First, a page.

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Working Smarter — Not Harder — With the Right Landscape Attachments

It’s all about labor and time savings with these landscaping attachments.

When talking about attachments, we often start with the fact that the machine — whether it’s a skid steer, a compact track loader (CTL), a backhoe or a wheel loader — is the base platform that allows the owner/operator to do a job. The base purchase of that machine comes with a standard bucket, which is great for many applications.

That’s table stakes. Having a breadth of attachments with the right machine provides a number of distinct advantages:

  • The ability to bid on and perform a broader variety of jobs
  • The ability to increase productivity/reduce the labor costs that go into a job
  • Allow the operator to spend more time in the cab and less time exposed to hazards by getting in and out of the cab
  • Reduce the total number of machines required on a jobsite and allocate laborers to other tasks
  • Improve utilization by allowing the owner to carry fewer machines in total while adding more billable hours to a single machine (which lowers that machine’s total cost of ownership).

In many cases, the addition of some very powerful attachments can be utilized with the standard auxiliary hydraulics found on most of today’s machines. Here are some of the top attachments for landscapers and how they allow operators to work smarter, and not harder.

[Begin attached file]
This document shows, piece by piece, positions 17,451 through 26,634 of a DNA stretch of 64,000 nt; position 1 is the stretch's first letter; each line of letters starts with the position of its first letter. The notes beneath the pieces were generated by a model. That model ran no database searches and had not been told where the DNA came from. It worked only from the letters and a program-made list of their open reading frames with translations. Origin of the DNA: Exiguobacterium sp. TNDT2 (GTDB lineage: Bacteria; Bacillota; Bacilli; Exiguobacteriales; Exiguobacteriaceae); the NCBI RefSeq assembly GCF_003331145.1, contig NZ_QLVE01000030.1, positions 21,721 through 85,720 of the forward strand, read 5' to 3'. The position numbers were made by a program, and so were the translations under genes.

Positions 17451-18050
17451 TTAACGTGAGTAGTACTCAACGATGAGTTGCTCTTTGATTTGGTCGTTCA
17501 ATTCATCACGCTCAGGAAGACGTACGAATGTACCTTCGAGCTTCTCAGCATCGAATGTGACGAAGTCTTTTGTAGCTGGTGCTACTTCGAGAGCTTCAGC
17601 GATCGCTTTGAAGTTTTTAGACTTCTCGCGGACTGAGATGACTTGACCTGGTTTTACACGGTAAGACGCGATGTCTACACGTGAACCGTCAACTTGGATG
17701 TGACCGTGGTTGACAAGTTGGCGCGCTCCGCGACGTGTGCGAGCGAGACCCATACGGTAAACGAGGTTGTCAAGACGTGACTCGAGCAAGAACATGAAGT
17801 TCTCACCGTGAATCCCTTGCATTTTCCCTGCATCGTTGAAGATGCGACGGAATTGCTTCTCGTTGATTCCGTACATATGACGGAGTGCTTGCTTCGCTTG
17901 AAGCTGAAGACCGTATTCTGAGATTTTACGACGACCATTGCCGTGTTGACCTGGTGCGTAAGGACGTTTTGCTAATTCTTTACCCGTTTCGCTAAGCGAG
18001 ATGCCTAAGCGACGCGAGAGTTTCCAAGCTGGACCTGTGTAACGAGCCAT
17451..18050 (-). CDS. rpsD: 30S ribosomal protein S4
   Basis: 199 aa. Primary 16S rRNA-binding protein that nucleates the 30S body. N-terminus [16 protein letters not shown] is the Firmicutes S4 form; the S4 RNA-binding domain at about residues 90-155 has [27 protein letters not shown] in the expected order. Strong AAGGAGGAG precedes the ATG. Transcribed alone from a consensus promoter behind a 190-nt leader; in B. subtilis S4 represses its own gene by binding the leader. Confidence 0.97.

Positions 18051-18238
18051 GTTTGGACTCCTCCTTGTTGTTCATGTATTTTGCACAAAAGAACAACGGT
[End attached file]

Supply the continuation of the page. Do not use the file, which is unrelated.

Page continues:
The CASE 4-in-1 Bucket

A CASE original (via Drott Manufacturing), the 4-in-1 bucket was originally developed at CASE’s Customer Center in Tomahawk, Wisconsin.

The name is misleading, in ways. There are actually five traditional functions/uses for that bucket: loader bucket, clam shell/grapple, dozer, scraper and bottom-dump bucket. This allows the operator to perform a wide variety of tasks on any given landscape site without ever having to get out of the machine, and it can significantly cut down on the amount of handwork required and the time spent switching from attachment to attachment.

For more on the functionality of a 4-in-1 bucket, watch this: https://www.youtube.com/watch?v=RyEClghfFOM

Lawn Preparator

Back in the day, the mark of a master landscaper was how expertly they could wield an aluminum landscape rake, and how quickly they could complete their section of the seedbed before the other guy. There were a variety of lawn rake attachments for skid steers that did a good job of removing bulky materials, but the handwork afterwards was still required.

The lawn preparator game has changed considerably as the technology has advanced. Today’s models do a good job of removing the bulk waste while leaving the finer loam behind in the seedbed while operating in reverse (many of the models of yesteryear would also remove a good amount of topsoil). Then, once the bulk material is removed, the operator can drive that machine and attachment forward to achieve a tilling action that creates a seedbed more than two inches deep. This makes for excellent growing conditions — and while some fine handwork may still be required — it helps to increase productivity and lower total physical labor on the jobsite.

CASE Hydraulic Pallet Forks with Nursery Sleeves